Even when general design principles of efficiency are followed, sometimes it is not enough. There are things that are difficult to estimate during design and need to be fixed later.
A good example is an NB-IoT smart park sensor that needs to wake up when a car arrives or leaves, and it needs to send the new state to the cloud.
The information that needs to be transmitted in order to minimize power consumption is simply the change of state (from free to occupied, or vice versa). There is no need to send all sensor data, meaning that local processing (edge) will save power.
However, what happens when the local algorithm doesn’t cover all scenarios? Unpredictable behaviours (that would consume unpredictable amount of energy from the batteries) must be taken into account. In other words, expect the unexpected!
The way to solve it is simple. When a strange behaviour is revealed by the sensor, the system can upload the complete set of data to the cloud to allow further analysis.
The system owner can analyse this data, understand what is happening, and update the algorithm (via a firmware update) so the system takes appropriate action next time.
Choosing the right battery
While low power design is extremely important, end customers are generally more interested in the lifetime and total cost of ownership of the system. Choosing the right size and technology of battery is an important step in this process.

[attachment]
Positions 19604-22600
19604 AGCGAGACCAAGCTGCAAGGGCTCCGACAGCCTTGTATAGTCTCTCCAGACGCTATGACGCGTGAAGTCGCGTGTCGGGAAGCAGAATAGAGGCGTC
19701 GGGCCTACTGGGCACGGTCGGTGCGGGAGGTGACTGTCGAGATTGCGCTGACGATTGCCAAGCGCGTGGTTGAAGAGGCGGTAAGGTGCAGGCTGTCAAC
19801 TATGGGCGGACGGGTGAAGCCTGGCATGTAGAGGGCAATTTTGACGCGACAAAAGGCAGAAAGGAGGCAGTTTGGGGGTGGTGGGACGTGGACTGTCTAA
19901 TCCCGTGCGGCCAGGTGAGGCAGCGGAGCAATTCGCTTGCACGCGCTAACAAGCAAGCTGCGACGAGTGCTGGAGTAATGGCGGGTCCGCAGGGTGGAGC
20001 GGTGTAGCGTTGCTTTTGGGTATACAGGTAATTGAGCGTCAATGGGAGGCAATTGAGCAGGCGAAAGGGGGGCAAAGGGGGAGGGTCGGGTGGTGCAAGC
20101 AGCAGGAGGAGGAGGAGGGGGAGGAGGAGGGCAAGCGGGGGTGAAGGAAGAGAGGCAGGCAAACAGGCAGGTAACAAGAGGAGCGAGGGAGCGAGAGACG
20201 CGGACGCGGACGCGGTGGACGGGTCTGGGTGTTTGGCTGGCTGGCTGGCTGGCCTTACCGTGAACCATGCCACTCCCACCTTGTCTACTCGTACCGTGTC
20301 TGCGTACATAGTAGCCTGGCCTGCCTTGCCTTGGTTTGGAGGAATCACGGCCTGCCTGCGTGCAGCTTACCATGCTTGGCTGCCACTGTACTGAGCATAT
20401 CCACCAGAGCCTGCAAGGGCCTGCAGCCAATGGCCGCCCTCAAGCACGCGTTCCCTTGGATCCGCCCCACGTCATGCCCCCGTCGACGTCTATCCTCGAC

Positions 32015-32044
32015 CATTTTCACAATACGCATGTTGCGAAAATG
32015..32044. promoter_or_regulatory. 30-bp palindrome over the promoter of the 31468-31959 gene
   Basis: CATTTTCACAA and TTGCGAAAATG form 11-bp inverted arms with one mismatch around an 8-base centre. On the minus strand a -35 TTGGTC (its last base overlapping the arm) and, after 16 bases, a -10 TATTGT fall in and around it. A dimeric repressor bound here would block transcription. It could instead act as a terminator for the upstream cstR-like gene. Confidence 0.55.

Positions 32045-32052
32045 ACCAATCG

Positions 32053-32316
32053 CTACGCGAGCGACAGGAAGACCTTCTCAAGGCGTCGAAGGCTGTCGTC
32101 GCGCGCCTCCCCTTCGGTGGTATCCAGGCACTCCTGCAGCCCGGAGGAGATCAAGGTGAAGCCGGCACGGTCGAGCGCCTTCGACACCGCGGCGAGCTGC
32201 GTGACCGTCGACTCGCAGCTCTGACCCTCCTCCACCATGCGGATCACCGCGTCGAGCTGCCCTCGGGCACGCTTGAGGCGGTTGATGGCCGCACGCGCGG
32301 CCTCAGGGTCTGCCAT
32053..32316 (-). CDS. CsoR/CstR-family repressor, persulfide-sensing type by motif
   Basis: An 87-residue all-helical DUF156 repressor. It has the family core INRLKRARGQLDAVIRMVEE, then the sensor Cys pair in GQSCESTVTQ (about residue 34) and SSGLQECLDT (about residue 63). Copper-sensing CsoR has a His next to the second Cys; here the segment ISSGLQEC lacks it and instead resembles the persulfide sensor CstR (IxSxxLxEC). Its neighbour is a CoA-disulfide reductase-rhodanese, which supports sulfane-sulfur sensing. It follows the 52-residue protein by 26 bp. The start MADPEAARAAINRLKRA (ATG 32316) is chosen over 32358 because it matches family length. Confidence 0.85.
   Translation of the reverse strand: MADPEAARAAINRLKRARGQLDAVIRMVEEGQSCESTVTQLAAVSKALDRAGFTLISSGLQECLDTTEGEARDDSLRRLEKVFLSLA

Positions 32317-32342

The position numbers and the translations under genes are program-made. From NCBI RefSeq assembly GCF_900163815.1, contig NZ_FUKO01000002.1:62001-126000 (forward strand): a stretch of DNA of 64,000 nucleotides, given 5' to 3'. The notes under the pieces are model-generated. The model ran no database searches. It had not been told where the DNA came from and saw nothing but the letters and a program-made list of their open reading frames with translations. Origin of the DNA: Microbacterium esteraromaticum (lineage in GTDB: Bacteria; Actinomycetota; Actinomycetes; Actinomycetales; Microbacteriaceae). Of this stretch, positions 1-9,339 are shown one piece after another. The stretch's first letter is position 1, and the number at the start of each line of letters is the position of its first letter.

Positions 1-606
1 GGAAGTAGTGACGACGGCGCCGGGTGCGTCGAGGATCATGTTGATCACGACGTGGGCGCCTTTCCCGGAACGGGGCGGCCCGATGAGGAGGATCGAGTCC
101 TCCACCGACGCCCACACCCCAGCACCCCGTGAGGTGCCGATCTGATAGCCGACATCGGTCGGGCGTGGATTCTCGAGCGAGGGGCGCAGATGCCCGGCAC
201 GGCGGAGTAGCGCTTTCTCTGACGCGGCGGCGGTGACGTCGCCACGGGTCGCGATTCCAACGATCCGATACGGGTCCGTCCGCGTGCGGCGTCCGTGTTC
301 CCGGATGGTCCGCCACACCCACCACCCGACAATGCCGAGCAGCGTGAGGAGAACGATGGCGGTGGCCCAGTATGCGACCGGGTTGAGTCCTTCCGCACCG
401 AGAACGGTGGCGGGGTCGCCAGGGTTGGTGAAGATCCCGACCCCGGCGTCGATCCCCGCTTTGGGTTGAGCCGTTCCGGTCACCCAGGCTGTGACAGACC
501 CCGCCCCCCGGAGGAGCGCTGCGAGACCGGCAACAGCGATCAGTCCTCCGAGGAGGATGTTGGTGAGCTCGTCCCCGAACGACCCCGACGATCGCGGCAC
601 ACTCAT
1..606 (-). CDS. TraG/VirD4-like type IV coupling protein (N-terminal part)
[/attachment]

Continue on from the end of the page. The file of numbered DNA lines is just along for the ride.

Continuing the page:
To decide on the most appropriate battery size, the designer needs to know the average power consumption of the system and expected lifetime. Based on these two parameters, the amount of energy required (and in turn the size of the battery) can be estimated.
The more power-optimised the system is, the lower the average power consumption. Given a fixed lifetime expectation, this will result in a smaller and lower-cost battery.
> Read more: The Importance of Average Power Consumption to Battery Life
For the technology, the choice is much more complex. For each application there are battery technologies that best fit the purpose. As an example, for smart water and gas meters the most used battery technologies are Li-SOCl2 and LiMnO2.
Beyond the battery
For industrial applications, the battery-free system is an intriguing trend to watch. The goal is to replace batteries with systems that harvest energy from sources such as light, heat, and even vibrations.
Nordic Semiconductor showcased this concept already with our reference design “solar powered sensor beacon”, which is powered only by a solar panel. There are also industrial products already available such as the Dolphin BLE Pushbutton by EnOcean.
While energy harvesting will not be able to replace batteries in all applications, they will provide a method of increasing battery lifetime in many cases.
Low power design doesn’t have to be complicated. By following these simple concepts during the design phase and allowing for firmware upgrades, you can design a device that will use as little power as possible while meeting the tough demands of an industrial application.